By: Scott Staruch

Pennsylvania’s newest representatives have more than a few things in common and myriad ideas they will bring to Congress.

Pennsylvania’s newest members of Congress are not that far apart, when compared geographically, personally or by their goals in Congress. With adjacent districts in southeast Pennsylvania, Congressman-elect Brendan Boyle will be representing PA’s 13th Congressional District and Congressman-elect Ryan Costello the 6th.

Boyle heads to Washington after serving in the Pennsylvania Legislature since 2009; and, Costello will be stepping down from his post as chairman of the Chester County Board of Commissioners to serve residents in Berks, Chester, Lebanon and Montgomery Counties.

Changing trends

Separated by just five months in age, Congressmen-elect Boyle (37) and Costello (38) help bring the average age of the 58 new members of the U.S. House of Representatives down to 50.

And rest assured both Boyle and Costello will have our next generation in mind when they get to D.C. This year, they each celebrated the birth of their first child, understandably marking both men’s proudest accomplishment of the year.

Here’s a short Q&A with Congressmen-elect Boyle and Costello.

Q: What is your proudest accomplishment(s) of 2014?

Boyle: Without question I think my proudest moment of 2014 is the birth of my daughter in early January. (I remember driving from the hospital with my hospital band still on to a campaign event the next day not having slept in about 48 hours.) As exciting as 2014 has been on a professional level with the successful election, it absolutely takes a back seat to the experience of being a new parent.

Costello: Helping to raise a happy, healthy newborn boy during his first year with my wife. As a county commissioner, opening Phases 2 and 3 of Chester Valley Trail, completing Vista 2025, a public-private partnership which enacted a 10-year economic development strategy in Chester County; maintaining our Triple-A bond rating; passing our county budget with no tax increase; hitting 25 percent open space preservation in the county; adopting our Public Transportation Plan. Our county was recently recognized by Movoto Real Estate as the 4th Best County in the Country.

Q: What are a few of your top policy goals and/or issues you’d like to work on in Washington?

Boyle: One issue that I would like to address is college affordability. As a country we have not been able to adequately address the rapidly rising cost of higher education, which has led to an explosion in student loan debt that is holding back an entire generation from getting married, buying homes and other actions that will propel long-term consumer demand. It is in our economic best interest as a nation to find workable policy solutions to this problem.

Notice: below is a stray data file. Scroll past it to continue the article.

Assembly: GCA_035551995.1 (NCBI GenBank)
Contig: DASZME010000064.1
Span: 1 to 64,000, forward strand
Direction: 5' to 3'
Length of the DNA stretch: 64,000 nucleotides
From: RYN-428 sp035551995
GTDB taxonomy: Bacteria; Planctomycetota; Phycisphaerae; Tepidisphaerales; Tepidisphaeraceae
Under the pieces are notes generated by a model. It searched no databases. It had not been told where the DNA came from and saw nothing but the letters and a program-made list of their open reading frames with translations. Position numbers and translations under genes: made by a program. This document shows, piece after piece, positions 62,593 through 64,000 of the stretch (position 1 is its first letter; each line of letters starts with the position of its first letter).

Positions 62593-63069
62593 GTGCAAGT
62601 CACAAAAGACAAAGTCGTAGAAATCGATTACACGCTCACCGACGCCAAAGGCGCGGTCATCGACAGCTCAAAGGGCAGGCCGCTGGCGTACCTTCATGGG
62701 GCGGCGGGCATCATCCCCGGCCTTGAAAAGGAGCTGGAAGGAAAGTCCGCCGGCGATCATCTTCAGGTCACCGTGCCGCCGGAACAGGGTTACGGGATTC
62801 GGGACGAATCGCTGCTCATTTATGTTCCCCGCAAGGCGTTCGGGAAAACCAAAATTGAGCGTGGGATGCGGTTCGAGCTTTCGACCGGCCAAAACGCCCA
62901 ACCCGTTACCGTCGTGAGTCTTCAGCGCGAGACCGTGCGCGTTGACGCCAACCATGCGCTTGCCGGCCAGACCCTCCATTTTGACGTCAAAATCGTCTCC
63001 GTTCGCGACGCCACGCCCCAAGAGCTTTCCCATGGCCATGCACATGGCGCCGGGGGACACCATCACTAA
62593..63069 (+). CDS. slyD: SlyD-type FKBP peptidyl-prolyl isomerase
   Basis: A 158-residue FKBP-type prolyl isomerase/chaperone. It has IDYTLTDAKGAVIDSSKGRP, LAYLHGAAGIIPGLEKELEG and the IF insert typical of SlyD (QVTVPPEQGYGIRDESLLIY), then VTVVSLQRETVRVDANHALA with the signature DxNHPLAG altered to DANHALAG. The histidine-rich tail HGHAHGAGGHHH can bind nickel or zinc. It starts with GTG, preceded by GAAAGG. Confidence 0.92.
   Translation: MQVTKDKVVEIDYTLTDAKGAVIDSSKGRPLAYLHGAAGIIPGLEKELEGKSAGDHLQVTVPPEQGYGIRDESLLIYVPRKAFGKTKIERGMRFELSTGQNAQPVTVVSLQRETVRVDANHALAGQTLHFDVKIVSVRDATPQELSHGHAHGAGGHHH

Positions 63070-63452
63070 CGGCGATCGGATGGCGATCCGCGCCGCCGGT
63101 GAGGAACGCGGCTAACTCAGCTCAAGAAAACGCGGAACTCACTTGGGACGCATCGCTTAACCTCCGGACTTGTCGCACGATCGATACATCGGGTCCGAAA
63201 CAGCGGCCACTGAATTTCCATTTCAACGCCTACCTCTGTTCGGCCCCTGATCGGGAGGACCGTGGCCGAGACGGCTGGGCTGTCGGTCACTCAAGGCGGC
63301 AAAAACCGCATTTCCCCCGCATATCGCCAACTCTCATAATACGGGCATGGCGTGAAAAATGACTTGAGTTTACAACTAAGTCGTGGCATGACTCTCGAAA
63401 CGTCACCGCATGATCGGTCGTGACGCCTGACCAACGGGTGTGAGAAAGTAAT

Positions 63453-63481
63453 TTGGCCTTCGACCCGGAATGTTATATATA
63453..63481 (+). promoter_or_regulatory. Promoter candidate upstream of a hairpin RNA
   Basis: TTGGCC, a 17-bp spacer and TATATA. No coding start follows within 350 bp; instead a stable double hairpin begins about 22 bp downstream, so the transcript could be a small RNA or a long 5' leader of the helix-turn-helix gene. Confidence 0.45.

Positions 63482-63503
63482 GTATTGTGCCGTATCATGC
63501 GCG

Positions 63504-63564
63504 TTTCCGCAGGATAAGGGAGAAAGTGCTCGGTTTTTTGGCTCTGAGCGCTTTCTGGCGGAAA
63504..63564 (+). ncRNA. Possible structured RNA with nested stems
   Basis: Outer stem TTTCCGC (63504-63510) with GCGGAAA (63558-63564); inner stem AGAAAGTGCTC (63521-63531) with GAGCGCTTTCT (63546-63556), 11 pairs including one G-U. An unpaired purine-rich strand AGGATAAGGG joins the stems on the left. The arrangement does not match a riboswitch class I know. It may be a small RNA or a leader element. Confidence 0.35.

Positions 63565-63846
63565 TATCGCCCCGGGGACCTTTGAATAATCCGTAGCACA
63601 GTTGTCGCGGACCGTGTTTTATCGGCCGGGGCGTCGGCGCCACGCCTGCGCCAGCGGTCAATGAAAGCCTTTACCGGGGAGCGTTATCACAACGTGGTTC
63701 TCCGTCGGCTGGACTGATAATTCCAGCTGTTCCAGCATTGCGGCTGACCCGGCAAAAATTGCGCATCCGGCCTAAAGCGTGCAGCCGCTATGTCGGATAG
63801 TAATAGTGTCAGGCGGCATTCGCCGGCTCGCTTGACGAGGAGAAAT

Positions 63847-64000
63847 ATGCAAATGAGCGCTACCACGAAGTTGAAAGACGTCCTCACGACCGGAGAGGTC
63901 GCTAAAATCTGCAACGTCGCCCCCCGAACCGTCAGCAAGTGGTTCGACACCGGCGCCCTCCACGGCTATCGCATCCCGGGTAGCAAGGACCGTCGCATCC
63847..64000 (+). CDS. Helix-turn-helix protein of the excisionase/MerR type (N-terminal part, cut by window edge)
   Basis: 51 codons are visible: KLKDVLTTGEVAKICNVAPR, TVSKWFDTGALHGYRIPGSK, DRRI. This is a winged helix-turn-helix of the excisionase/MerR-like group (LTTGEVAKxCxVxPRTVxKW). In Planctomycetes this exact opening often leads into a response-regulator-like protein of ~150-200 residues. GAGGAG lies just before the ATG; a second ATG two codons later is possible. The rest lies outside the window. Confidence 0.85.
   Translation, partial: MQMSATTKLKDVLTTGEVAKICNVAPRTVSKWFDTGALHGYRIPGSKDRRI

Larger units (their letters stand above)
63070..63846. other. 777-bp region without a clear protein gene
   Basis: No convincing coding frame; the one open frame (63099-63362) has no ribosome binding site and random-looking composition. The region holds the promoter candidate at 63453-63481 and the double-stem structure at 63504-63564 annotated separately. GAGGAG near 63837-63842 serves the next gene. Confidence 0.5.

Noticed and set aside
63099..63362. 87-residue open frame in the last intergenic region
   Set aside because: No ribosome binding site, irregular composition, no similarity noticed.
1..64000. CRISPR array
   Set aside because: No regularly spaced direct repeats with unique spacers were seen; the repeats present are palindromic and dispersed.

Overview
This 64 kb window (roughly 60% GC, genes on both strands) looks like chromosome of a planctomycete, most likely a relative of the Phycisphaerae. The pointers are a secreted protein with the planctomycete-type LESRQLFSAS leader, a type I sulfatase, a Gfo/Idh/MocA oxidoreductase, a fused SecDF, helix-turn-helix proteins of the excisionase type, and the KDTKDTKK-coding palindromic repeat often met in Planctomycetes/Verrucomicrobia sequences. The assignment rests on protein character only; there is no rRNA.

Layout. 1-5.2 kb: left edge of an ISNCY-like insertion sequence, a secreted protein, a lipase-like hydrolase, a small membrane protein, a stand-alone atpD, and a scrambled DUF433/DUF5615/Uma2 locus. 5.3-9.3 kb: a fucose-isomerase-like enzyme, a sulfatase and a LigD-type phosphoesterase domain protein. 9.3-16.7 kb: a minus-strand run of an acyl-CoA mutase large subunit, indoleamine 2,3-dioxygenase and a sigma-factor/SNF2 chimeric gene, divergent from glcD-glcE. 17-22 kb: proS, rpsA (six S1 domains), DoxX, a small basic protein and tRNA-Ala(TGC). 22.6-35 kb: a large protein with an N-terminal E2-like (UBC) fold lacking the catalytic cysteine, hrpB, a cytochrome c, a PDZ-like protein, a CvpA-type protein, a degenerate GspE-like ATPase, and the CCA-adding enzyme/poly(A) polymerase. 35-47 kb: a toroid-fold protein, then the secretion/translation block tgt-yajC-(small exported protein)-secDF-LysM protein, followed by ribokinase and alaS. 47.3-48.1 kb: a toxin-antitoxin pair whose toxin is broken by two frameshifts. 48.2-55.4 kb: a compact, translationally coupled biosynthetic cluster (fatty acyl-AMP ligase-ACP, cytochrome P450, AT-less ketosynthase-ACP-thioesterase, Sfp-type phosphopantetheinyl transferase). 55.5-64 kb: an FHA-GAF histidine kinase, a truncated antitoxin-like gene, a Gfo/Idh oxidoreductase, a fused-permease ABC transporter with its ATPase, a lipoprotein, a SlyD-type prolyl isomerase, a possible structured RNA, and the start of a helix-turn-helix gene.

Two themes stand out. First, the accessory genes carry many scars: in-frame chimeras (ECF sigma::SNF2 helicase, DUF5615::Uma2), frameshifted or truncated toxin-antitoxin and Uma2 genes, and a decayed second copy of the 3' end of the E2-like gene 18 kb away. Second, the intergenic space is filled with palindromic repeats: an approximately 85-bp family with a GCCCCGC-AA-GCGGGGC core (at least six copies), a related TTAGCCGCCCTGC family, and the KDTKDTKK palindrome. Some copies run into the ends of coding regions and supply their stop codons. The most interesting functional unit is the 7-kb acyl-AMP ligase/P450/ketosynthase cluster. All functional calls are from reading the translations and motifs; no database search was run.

Costello: Enacting six-year Transportation Bill that will help to address the long-term public safety and economic development needs of our country, and southeastern Pa. Reauthorizing the Elementary and Secondary Education Act and Higher Education Act with an emphasis on more local control over curriculum. Simplifying our tax code and reducing tax rates.

Fostering a more civil, bi-partisan atmosphere so we can address the long-term needs of our country in a productive fashion. Work to find ways to lower healthcare costs for our families and seniors.

Q: What actions do you think Congress could take over the next year to spur job creation and improve America’s business climate?

Boyle: One action Congress can take right now is the passage of comprehensive legislation to address the structural infrastructure funding deficit that our nation is facing. Long-term investment in our roads, bridges and mass transit would not only promote the ease with which companies do business by reducing obstacles to commerce such as traffic congestion, but would create tens of thousands of jobs, providing valuable stimulus to our national economy.

Costello: Simplify tax code and reduce rates to spur investment. Make permanent many of the tax “extenders” to reduce the guesswork for businesses long-term planning. Eliminate the medical device tax, which detrimentally impacts investment in startup medical and biopharmaceutical companies in this region. Robust oversight and review of all proposed executive agency regulations to determine the true cost of regulation versus purported benefit.

Reform Dodd-Frank so that community banks are not inhibited from responsibility lending to our small businesses. Focus on a national energy policy that will enable a more sustainable, predictable production of energy resources so that such costs for businesses and families aren’t as volatile or expensive as in years past.

Keep learning

While both new members of Congress don’t have official websites just yet, you can get to know them further at their respective campaign websites: and